Skinner paused on a frame that showed Barnett smiling, hand raised mid-wave. He looked almost triumphant. “Clearly, he wanted to be identified.”

“It’s part of his game,” Mulder interjected.    

Skinner played the rest of the video, which ended with Barnett walking out of range of the camera, carrying the briefcase with him.

“There’s been no additional contact from Barnett,” Skinner said. “No ransom request. No gloating phone calls like in ’94. But based on his short conversation with Agent Mulder and his possession of Scully’s phone and watch, we believe he’s kidnapped her.”

“Why her?” someone asked. “What’s his motive?”

“To get back at me,” Mulder said. “In the courtroom during his trial, he threatened revenge. He’s kidnapped my wife to make good on that threat.”
“Okay, so how do we catch this guy? Where do we start looking?” the agent asked.

“He’ll contact us,” Mulder predicted. His eyes sparked with anger. His tone was barely-contained outrage. “He’s playing a game, forcing us to play along with him. The next move, unfortunately, is his.”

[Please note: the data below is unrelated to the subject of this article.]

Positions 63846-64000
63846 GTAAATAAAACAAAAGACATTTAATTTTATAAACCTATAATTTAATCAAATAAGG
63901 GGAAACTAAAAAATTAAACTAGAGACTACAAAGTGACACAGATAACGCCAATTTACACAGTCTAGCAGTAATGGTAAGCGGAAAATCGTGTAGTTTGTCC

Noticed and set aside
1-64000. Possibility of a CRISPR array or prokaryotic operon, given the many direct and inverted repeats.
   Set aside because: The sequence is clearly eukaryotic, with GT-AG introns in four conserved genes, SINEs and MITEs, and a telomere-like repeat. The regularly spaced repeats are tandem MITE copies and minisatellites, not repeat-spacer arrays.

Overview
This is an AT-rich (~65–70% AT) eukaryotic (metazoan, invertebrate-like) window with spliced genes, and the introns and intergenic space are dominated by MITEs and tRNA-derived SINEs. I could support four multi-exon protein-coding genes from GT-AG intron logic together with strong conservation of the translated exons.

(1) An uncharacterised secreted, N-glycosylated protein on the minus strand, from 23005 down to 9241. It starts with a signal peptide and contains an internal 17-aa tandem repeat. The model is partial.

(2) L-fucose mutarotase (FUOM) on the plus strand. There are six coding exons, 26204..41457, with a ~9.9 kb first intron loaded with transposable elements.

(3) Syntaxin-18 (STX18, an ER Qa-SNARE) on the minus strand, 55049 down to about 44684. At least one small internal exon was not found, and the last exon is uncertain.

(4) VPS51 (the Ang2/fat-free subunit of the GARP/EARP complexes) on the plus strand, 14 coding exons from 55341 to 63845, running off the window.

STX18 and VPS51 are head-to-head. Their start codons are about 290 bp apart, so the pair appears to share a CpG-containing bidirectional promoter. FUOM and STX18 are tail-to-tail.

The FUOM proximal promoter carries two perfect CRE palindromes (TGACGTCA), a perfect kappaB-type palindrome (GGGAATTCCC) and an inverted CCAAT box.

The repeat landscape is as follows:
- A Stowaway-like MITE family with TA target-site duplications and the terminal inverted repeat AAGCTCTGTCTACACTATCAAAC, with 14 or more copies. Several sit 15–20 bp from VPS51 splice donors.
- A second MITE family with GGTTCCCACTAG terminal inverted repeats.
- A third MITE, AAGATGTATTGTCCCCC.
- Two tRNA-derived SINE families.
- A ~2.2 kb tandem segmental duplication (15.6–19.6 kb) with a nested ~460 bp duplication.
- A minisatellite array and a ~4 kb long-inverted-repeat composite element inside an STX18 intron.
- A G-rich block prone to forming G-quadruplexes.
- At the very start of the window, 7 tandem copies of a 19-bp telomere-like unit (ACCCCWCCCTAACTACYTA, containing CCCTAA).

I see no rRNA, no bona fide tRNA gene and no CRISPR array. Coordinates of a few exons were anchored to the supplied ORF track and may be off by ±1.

Skinner didn’t like the idea of waiting around for Barnett to make a move. “In the meantime, we’re reviewing video from the traffic cameras at both ends of the street that runs parallel to the park where Agent Mulder’s daughter said she saw a man pull her mother into a white truck. Maybe we’ll catch a break and get a make and model, possibly a license plate number. The Baltimore PD—”  

Skinner was interrupted when his secretary stepped into the room, walked to the front, and handed him a message. He quickly read it, then announced, “There’s been another murder. Looks like Barnett’s handiwork. 5277 Walnut Avenue, Windsor Heights. Let’s go, people.”


Mulder steered his car onto Walnut Avenue. Agent Somers sat beside him in the passenger seat. The residential neighborhood was lined with two- and three-story craftsmen-style homes, lawns neatly raked, late-autumn flowers still blooming in tidy gardens and window boxes. A few homeowners had already swapped out their Thanksgiving decor for Christmas decorations on their porch steps or front doors.